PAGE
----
Learning how to raise independent children can be as easy as getting them to “do” instead of you. You can gradually stop doing so much for your kids and start preparing them for life.
I didn’t find this out until years later, but my friend thought I made my daughter do too much around the house when I was a young mom.
She thought this until she had kids of her own. Then she more than understood why I needed my daughter to help so much.
It is because being a parent is challenging, and there simply aren’t enough hours in the day to do it all. We need help. Even the Proverbs 31 wife had maidens to help her.
What do we have? Children, and guess what? There is a point where they can start contributing to the household.
However, having kids contribute around the house is not only to de-stress and lay off some of our burdens, although it can.
Teach your children how to contribute to developing their independence as they grow older.
My daughter’s expectation of helping me around the house proved fruitful when she called me one day from college. She told me something I thought I would never hear, nor did I expect.
She wanted to thank me for teaching her how to do so much around the house. She said her roommates didn’t like cleaning or anything else to keep the apartment tidy.
She said they couldn’t even heat some canned food, let alone make a meal for themselves. Their laundry was even taken to their mom to do on the weekend.
My daughter was grateful, and I was sobbing like a baby. See, we may never really know if what we are doing will “work” for them. We try our best, we hope, and we pray that we are training them well.
Raising independent children is also preparing them for life, preparing them to function on their own successfully. This gift of independence we give our kids is priceless and can last a lifetime.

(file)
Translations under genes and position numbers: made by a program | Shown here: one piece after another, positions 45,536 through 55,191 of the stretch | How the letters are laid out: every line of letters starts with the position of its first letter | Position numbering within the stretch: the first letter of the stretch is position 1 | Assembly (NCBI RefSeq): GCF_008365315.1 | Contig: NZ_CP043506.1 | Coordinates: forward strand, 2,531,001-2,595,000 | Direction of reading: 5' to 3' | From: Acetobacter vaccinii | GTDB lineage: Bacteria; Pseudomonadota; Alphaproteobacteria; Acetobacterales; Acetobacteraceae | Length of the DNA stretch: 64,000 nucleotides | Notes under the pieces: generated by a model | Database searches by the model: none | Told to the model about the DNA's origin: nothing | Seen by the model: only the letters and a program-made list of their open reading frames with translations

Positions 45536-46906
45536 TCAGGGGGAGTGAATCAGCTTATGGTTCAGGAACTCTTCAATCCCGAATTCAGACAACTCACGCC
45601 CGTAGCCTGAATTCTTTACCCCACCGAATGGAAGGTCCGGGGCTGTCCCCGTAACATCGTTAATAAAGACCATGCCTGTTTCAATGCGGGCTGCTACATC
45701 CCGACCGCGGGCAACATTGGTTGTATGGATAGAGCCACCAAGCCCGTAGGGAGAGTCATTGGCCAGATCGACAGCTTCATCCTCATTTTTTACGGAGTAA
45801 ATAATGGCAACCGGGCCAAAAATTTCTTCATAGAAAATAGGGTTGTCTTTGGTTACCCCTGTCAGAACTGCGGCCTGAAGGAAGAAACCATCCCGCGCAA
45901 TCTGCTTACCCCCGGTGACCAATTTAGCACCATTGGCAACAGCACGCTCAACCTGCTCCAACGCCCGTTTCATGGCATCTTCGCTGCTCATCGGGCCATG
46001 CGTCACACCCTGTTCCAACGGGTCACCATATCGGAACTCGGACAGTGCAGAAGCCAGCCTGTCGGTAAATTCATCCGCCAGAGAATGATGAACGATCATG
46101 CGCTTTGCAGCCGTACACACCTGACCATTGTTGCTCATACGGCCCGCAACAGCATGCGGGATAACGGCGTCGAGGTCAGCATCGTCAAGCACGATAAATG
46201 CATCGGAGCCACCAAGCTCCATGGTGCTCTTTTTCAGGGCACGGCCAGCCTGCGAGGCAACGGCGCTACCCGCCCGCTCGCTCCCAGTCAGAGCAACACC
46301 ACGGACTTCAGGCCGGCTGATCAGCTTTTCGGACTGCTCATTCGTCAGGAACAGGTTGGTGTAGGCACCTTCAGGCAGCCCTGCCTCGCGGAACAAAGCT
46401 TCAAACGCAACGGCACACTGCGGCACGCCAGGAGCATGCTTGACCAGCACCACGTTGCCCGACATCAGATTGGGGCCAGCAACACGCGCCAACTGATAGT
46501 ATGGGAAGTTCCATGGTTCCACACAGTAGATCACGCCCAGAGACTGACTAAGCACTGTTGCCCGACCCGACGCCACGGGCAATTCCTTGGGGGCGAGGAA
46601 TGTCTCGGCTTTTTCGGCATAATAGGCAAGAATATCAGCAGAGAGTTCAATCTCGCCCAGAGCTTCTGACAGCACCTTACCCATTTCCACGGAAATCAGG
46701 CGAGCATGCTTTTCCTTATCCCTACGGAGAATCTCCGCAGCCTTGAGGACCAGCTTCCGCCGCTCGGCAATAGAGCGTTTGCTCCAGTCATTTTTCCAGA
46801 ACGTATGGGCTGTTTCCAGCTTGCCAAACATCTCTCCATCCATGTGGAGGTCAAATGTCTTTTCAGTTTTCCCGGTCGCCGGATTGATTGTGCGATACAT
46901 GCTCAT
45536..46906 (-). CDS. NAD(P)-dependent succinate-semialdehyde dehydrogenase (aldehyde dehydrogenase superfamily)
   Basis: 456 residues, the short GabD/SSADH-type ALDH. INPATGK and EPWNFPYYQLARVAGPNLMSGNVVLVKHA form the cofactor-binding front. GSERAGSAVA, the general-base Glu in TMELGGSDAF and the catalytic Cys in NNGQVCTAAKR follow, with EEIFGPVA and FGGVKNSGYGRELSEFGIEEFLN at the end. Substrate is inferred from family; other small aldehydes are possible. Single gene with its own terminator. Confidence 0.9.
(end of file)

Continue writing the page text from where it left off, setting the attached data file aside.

Teaching your children independence is something that can be taught gradually. Even if you find that you have done one too many laundry loads, or cleaned up after them one too many times when you notice they may be a little lost without you… it’s still not too late.
Whether you start training them when they are young or older, here are a few things that can help us raise independent children that thrive in life:
Build independence in your little ones
Let your kids pick out their clothes.
When my 14-year-old started public school, she was a free butterfly. She was such a happy child. I bought her clothes, but I let her pick out her clothes for school (she was in public school).
Her clothing consisted of colorful leggings, a colorful shirt, and tutus. Yes, my daughter had tutus she wanted to wear over her clothes almost every day. She also had these rainbow sneaker boots that were calf-high.
Wow, she surely was something. She even got made fun of in school, yet I know this helped her be confident and independent.
Make a designated cleaning time and let them clean with you.
Children enjoy helping. Just bring them along with you. Vacuuming? Allow your young child to give it a try. If you are sweeping, buy a small broom and allow them to help or hand your child a step stool and sponge to help you with the dishes.
Hands-on learning builds their confidence until they are ready to do the chores on their own.
Let your kids help you cook.
When your kids cook beside you, they are learning so much. They learn math. They learn the sequence. They learn to follow directions. All your kids to take on little responsibilities while you cook.
Show them how to clean the veggies, mix sauces, crack the eggs, etc. When the perfect one job, show them another. You are allowing kids to learn important life skills even while they are young.
Gradually, take away or delay screen time to build an independent imagination.
We have no television. We have a screen now to play movies and games but even that we have only had for a few months.
We live on an island. Going from a T.V. in each room when we lived in America to no T.V. was one of the best things we could have done for our kids. They came here when they were 5 and 8.